The Cimarron National Grasslands in extreme Southwestern Kansas is a Mecca for birdwatchers. Many of the western species have been found only in this area. It is approximately 60 airline miles from the Black Mesa of Colorado and Oklahoma and many of the birds from that area periodically invade this corner of the state such as Bushtit, Steller’s Jay, Scrub Jay, Canyon Towhee, Sage Sparrow, Rufous-crowned Sparrow, Curve-billed Thrasher, Sage Thrasher, Ash-throated Flycatcher, and many of the western flycatchers. Mountain Plovers nest here along with Long-billed Curlew. Lesser Prairie-Chickens also nest in the Cimarron National Grasslands and blinds have been set up for photography and observation of these increasingly uncommon species. McCown Longspur, Lapland Longspur, and Chestnut-collared Longspur can be found in winter and in migration.

One other area that has recently caught the attention of birdwatchers is the Red Hills of south-central Kansas in Barber and Comanche Counties. There are large areas of short-grass prairie that have mesas and lot of valleys with red cedar. Most winters you can find Mountain Bluebirds wintering. In the summer you might find nesting Rufous-crowned Sparrows if you find the right canyon. Lesser Prarie-Chickens are found in this area. This was the last strong hold of the Black-capped Vireo in Kansas and it is possible they may show up here again.

One word of caution when birding in Kansas. This state has the least amount of public land of any state in the United States. Most of the places you will bird away from refuges and reservoirs are private property. Most farmers and ranchers welcome birders on their land if you ask for permission first. If you don’t ask, you will be asked to leave. Fortunately, Kansas has more roads than most states and birding from the roads isn’t bad. However, even birding along remote roads may bring an inquiry as to what you are doing. If you are polite and explain what you are doing, most landowners will become friendly and might even show you some areas on their property that provides excellent birding.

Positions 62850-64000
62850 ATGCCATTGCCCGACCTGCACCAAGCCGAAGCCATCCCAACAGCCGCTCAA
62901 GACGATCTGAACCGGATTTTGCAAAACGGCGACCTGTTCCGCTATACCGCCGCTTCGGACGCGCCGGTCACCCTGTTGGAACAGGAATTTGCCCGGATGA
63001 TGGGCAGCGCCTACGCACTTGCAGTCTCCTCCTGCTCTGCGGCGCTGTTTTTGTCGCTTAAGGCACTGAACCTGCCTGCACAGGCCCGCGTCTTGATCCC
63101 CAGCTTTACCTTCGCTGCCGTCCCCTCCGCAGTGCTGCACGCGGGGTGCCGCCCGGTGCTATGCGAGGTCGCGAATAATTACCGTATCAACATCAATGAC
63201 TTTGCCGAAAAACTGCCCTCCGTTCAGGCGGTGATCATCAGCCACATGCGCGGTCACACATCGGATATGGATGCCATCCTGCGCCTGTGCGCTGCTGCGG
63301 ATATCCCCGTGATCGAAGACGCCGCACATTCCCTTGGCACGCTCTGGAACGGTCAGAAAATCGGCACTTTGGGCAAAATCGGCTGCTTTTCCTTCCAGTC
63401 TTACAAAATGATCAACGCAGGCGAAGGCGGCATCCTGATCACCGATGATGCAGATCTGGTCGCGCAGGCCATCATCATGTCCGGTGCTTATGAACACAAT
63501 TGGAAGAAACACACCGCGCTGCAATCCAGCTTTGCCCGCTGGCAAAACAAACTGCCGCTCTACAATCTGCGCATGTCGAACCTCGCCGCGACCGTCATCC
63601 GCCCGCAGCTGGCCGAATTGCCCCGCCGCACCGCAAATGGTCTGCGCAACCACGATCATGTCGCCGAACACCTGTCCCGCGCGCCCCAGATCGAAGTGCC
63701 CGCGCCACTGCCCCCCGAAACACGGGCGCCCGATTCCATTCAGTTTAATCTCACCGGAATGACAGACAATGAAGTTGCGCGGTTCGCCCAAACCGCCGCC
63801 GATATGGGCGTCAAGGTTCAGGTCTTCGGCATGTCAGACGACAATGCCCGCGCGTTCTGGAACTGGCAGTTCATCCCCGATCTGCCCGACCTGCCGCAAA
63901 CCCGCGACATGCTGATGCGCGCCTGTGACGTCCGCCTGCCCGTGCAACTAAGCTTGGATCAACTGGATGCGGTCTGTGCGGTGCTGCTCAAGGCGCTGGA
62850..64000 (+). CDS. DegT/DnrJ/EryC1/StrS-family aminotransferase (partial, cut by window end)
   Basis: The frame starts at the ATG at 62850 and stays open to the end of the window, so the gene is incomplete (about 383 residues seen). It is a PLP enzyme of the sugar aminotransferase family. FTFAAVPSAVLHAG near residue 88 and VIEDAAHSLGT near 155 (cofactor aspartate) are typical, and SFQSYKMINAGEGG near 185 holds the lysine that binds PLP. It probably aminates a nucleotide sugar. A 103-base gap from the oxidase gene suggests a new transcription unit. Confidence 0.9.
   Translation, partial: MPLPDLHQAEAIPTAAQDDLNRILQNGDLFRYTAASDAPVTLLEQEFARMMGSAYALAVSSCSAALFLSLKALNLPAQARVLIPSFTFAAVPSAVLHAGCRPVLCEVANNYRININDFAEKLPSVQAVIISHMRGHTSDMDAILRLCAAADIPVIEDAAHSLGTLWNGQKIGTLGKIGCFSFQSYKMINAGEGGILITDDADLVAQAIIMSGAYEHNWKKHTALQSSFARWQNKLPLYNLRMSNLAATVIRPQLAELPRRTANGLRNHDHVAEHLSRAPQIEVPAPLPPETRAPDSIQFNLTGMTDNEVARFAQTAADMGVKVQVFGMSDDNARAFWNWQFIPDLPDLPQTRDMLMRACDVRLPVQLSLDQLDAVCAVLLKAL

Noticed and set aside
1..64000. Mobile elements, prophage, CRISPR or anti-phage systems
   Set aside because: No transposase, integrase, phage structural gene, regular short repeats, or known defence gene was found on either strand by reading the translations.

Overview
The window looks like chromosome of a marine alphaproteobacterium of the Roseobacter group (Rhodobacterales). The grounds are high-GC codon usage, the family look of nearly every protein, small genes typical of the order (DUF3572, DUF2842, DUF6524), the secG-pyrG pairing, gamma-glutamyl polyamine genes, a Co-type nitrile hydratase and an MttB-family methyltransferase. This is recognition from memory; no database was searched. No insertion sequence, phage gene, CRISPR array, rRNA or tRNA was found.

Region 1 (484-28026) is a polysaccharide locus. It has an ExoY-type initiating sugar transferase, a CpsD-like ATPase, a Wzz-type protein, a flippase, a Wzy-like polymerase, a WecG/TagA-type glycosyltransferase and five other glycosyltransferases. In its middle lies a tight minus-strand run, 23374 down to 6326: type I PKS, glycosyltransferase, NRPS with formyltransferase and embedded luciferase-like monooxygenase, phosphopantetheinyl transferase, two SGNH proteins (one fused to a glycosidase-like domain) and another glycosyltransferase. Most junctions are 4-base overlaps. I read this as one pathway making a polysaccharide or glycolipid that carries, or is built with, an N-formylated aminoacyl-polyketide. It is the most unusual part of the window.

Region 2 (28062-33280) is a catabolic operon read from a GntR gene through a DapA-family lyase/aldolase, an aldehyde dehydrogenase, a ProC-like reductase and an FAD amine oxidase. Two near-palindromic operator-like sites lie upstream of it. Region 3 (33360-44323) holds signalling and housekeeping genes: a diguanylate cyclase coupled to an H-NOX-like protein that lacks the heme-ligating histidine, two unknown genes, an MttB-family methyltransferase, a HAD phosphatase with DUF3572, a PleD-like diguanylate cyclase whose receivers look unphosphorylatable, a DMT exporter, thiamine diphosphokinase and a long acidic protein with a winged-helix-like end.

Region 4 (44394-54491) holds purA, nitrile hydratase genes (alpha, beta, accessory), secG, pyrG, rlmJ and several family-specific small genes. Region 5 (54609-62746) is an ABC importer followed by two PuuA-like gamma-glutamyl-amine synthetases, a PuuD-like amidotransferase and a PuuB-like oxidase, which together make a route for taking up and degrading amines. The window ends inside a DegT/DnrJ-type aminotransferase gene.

• Max C. Thompson

    Dept. of Biology, Southwestern College, Winfield, KS |

Number of Species
  • Number of bird species: 478

    (As at December 2018 - Of which 72 are classed as accidental, 12 are classed as hypothetical, and five have been introduced to North America. In addition to the 475, two species are extinct and one has been extirpated.

    State Bird - Western Meadowlark Sturnella neglecta

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Useful Reading

  • A Guide to Bird Finding in Kansas and Western Missouri

    | By John L Zimmerman & Sebastian T Patti | University Press of Kansas | 1988 | Paperback | 230 pages, 17 illustrations, 26 maps | ISBN: 9780700603664 Buy this book from
  • Birds in Kansas, Volume 1

    | By M Thompson & C Ely | University Press of Kansas | 2006 | Paperback | ISBN: 9780893380274 Buy this book from
  • Birds in Kansas, Volume 2

    | By M Thompson & C Ely | University Press of Kansas | 1992 | Paperback | ISBN: 9780893380403 Buy this book from
  • Birds of Kansas

    | By Max C Thompson, Charles A Ely, Bob Gress, Chuck Otte, Sebastian T Patti, David Seibel & Eugene A Young | University Press of Kansas | 2011 | Hardback | 528 pages, colour photos, colour distribution maps | ISBN: 9780700617821 Buy this book from
  • Compact Guide to Kansas Birds

    | By Ted Cable & Gregory Kennedy | Lone Pine Publishing | 2007 | Paperback | ISBN: 9789768200259 Buy this book from
  • Compact Guide to Kansas Birds